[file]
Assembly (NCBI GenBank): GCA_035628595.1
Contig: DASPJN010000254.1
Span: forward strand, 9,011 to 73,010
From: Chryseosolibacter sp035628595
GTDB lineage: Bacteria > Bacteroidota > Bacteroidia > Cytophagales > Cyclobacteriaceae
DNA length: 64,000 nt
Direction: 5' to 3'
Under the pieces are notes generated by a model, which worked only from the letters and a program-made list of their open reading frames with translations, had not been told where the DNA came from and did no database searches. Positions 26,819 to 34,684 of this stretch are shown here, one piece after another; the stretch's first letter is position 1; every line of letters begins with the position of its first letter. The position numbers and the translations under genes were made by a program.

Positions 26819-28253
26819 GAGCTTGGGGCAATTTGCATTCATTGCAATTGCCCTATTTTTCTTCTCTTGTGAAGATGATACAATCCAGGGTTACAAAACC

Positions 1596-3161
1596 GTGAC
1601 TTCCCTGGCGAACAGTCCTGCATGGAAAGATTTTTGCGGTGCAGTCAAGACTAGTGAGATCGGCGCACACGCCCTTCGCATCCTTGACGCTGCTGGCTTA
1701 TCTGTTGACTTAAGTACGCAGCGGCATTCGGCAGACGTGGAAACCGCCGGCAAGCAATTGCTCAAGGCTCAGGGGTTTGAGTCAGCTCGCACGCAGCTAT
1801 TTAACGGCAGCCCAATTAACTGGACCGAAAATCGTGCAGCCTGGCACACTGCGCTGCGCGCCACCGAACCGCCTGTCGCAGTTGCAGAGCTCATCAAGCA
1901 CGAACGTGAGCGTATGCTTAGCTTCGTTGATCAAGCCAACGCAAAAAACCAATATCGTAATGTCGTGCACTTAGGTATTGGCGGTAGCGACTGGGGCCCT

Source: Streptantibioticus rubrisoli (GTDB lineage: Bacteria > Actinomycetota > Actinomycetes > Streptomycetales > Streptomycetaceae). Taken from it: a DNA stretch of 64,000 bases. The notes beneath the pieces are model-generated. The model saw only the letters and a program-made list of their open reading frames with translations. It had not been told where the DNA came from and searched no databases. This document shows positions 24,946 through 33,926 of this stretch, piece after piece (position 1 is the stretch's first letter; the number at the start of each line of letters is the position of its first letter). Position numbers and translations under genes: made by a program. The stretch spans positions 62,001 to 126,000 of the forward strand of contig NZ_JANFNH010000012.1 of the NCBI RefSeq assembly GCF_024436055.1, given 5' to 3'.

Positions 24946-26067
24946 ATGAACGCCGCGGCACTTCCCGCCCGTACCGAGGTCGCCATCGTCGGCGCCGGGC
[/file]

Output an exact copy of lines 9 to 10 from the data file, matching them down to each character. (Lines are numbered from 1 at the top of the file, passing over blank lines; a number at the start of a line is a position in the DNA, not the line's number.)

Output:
Positions 26819-28253
26819 GAGCTTGGGGCAATTTGCATTCATTGCAATTGCCCTATTTTTCTTCTCTTGTGAAGATGATACAATCCAGGGTTACAAAACC